Need to say you're sorry? In order to make your apology as effective as possible, six components should be included, scientists from the Ohio State University have found out. In particular, explaining what went wrong and taking responsibility for it is associated to more credible and sincere apologies.
The study, published in the journal Negation and Conflict Management Research, investigates how individuals react to different types of apologies and what they need to hear in order to forgive someone. The authors had previously identified the six elements key to making an apology work.
They say it should start with an expression of regret, followed by an explanation of what went wrong. A good apology also includes an acknowledgement of responsibility, a declaration of repentance, an offer of repair, and only at the end, a request for forgiveness. The scientists aimed to understand which of these elements were more valued.
'Talk is cheap'
The scientists conducted two separate experiments. The first one involved a group of 333 adults, recruited online. The participants were told a story in which they were a manager hiring an employee for an accountant job. At a previous job, said employee had filed an incorrect tax return. When confronted about the issue he apologized.
The participants were told that the apology contained between one, three or six of the elements identified by the scientists. They then had to rate how adequate and effective it was.
A second experiment was carried out, this time with 422 undergraduates. The only difference was that this time, the students were not told which elements the apology contained, but were given examples of apologies to read out.
In both cases, results were similar. The researchers showed the more of the six elements an apology contained the better it was rated. However, taking responsibility was valued as more important ("I was wrong in what I did, and I accept responsibility for my actions"), followed by the offer of repair. Least important was asking for forgiveness.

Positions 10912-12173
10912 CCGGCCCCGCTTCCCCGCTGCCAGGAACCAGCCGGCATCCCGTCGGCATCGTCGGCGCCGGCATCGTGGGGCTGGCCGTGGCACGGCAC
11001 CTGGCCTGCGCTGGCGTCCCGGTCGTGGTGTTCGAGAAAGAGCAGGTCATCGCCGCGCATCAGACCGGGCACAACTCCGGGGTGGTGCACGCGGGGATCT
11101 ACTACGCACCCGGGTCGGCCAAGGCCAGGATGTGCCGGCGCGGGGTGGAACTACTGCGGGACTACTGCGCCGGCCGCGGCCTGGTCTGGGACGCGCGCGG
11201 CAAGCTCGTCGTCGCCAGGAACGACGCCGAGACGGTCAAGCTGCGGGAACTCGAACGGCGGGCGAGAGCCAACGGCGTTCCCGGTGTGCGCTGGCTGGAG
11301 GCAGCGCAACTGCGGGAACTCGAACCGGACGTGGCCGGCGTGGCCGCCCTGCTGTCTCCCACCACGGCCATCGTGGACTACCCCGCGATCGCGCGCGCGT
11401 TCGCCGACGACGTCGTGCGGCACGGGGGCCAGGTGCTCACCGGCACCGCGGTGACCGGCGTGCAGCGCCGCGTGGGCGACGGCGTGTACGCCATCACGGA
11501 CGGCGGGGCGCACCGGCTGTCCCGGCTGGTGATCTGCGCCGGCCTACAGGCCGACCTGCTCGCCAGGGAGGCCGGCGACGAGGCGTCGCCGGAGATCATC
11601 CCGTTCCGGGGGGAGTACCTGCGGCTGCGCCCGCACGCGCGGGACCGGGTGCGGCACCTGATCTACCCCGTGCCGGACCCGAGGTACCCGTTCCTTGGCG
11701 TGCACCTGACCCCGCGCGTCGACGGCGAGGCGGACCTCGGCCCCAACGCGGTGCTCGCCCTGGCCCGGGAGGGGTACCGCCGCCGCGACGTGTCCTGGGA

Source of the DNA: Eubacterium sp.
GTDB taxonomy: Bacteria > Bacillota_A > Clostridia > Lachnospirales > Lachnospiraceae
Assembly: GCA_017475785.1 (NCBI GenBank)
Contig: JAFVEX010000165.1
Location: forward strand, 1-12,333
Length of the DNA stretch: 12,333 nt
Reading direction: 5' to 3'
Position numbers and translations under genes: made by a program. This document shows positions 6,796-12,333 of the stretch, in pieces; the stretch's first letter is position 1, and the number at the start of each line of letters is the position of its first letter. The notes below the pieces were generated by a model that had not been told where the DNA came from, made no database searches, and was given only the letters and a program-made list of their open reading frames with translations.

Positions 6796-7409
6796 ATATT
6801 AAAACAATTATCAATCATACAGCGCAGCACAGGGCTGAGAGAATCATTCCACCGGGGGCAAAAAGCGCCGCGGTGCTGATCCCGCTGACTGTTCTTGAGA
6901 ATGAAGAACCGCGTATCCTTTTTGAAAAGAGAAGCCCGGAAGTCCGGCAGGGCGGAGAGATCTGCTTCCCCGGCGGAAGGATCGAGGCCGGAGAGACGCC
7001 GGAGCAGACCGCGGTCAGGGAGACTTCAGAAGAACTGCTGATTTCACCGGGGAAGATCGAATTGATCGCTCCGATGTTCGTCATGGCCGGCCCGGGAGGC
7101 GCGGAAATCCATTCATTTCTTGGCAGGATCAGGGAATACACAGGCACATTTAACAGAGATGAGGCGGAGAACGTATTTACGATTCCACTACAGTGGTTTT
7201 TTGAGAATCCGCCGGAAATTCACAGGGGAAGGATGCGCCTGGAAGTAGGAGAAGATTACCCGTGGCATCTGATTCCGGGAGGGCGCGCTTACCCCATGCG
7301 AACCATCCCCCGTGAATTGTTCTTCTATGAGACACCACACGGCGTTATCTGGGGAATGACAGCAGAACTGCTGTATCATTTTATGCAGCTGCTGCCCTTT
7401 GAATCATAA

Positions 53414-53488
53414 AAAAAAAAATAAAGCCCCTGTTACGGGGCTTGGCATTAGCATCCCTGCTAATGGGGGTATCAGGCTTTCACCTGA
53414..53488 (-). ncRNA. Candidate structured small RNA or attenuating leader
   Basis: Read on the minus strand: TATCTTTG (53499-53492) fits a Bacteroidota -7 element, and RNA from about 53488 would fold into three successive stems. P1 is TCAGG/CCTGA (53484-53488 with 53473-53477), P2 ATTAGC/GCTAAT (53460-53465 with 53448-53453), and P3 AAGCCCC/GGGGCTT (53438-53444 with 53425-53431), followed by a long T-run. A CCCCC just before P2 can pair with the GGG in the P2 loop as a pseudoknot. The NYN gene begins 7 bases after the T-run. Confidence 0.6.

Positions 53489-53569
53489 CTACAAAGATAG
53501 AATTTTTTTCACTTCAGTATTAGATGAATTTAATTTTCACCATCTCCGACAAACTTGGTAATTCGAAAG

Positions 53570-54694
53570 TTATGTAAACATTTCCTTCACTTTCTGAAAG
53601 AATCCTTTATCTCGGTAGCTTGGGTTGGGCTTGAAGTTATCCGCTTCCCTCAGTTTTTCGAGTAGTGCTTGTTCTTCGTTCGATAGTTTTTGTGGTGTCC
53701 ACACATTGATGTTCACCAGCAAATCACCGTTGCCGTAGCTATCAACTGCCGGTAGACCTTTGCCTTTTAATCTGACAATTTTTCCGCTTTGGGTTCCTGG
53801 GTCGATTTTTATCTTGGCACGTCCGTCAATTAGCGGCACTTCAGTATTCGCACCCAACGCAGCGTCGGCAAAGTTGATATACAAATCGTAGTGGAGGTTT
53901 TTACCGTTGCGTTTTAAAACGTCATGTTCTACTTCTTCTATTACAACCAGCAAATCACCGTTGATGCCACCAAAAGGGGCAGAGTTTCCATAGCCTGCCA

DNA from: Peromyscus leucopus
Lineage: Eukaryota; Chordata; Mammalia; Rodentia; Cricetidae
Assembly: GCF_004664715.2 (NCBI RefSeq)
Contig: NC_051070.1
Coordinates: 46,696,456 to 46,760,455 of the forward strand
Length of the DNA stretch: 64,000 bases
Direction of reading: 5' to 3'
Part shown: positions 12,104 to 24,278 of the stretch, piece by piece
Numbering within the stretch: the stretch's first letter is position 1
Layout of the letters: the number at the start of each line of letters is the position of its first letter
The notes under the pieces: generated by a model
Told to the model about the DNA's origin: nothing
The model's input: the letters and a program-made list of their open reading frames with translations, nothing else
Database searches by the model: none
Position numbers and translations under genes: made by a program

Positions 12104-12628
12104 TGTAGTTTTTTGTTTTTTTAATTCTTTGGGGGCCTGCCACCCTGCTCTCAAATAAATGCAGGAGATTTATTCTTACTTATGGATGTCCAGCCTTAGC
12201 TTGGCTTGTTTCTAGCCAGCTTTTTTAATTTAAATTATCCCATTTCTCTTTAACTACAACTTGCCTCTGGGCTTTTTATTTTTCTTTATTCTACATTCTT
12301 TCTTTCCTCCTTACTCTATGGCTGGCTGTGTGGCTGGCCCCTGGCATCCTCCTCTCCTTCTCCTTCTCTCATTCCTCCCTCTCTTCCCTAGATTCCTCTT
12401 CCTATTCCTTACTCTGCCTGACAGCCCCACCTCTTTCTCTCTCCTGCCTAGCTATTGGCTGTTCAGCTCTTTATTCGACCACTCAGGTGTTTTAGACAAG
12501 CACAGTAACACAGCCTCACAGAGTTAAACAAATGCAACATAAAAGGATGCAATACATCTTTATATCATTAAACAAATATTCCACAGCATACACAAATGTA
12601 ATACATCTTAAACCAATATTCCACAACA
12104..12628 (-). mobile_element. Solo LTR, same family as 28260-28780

"Our findings showed that the most important component is an acknowledgement of responsibility. Say it is your fault, that you made a mistake," lead author Roy Lewicki explains. "One concern about apologies is that talk is cheap. But by saying, 'I'll fix what is wrong,' you're committing to take action to undo the damage."
The importance of context
The researchers point out that context is also key to know if an apology will be easily accepted. In both experiments, half the participants learnt that the potential employee has made the mistake because he did not have the competence to file a tax return, while the other half were told he had knowingly file incorrectly and it was a matter of integrity. Unsurprisingly, the participants were more willing to forgive incompetency than lack of integrity.